Out of the dark, comes the light and the sounds of a commotion. I am focusing on colours, flickering and dancing behind closed eyelids. I snap my eyes open, but the light is blinding, and I close them again. My heart is fluttering, and I imagine a swallow flying in the summer sun.
My fascination for archaeology kicked in when I was five, after I found a fossilised gastropod in our Gloucestershire garden. Had I not mucked around during my school years, I can only dream about what my life might have been like as a female Indiana Jones.
Fast forward to 1981, when I moved to Jersey in the Channel Islands, UK, and found myself surrounded by archaeological treasures. From dolmens to menhirs, and La Cotte de St Brelade, which is now viewed as one of the most important Ice Age sites in Europe.
Following the joyful inauguration of the 46th U.S. President, Joe Biden, hundreds and thousands of overlayed images of Bernie Sanders started appearing everywhere, ridiculing the mittens he was wearing at the ceremony. It touched a nerve with me. For goodness sake, he is seventy-nine, it was 4C and blowing a howling bloody gale, but I’m guessing his hands were warmer than anybody else’s. So, to whoever started circulating these memes, back off! You’re not so funny!
I imagine walking down the usually buzzing main shopping street, with the theme from The Good, The Bad and the Ugly ringing in my ears. The only other sound is my boots connecting with the pavement as I walk. It is only me and tumbleweed. It’s a sad fact, and I don’t mean to be flippant, although the reference to tumbleweed is artistic licence. I never thought I would live through a global pandemic. Let’s hope I do; it’s not over yet. The threat of succumbing to COVID-19 is constant, especially now three different variants of the virus have been identified, but I am reliably informed that viruses always mutate. I wish this one wouldn’t!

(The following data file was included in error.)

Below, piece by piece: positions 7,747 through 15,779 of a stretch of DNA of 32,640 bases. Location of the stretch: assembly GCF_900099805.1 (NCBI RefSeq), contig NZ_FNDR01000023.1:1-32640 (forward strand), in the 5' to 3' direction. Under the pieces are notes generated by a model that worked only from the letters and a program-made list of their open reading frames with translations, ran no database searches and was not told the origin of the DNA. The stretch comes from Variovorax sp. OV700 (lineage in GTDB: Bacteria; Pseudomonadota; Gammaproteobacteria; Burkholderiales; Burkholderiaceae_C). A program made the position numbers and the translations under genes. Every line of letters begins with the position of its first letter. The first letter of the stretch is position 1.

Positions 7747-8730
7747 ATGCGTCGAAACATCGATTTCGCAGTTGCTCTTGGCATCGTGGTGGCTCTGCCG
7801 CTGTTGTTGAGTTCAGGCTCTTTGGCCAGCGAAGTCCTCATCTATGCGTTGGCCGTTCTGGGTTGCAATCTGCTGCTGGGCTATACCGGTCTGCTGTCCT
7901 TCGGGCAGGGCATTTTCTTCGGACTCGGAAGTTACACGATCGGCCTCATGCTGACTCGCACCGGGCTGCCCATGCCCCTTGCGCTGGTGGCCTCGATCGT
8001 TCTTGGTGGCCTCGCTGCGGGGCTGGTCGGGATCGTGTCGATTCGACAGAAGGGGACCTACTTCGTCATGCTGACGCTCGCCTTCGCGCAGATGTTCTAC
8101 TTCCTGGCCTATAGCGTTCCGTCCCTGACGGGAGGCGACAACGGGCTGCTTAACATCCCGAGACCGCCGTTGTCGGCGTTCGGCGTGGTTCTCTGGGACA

The thought of writing a memoir had never crossed my mind. I’ve listened intently as members of my writers’ group read from their life writings. One member decided to defy convention and sail around the world with her children. Another lived in India for years to learn the practice of Ayurveda, a form of traditional Indian medicine. Both amazing life experiences. But, consciously thinking about writing about my life experiences might not have occurred to me but, the fact was, I’d been doing it for years.
I first became aware of Gerald Durrell when someone gave me a copy of one of his books. After reading that book, My Family and Other Animals, I learned that Gerald Durrell had started a ‘zoo’ in Jersey, Channel Islands. As I would find out later, through my own first-hand experience, it was – and still is – so much more than a ‘zoo’.
During a bout of insomnia in the early hours of yesterday morning, I drowsily stumbled upon an article written by Sky News journalist, Chris Robertson. The Phantom of the Opera is to close, permanently, in the West End. They’re pulling the plug on Phantom? I was immediately wide awake. Over my dead body! We have to save our great British theatre! Covid-19 has done enough damage already; it cannot be allowed to destroy our cultural heritage. For phantom’s sake, whatever happens, our world-class theatre cannot be allowed to pale into insignificance.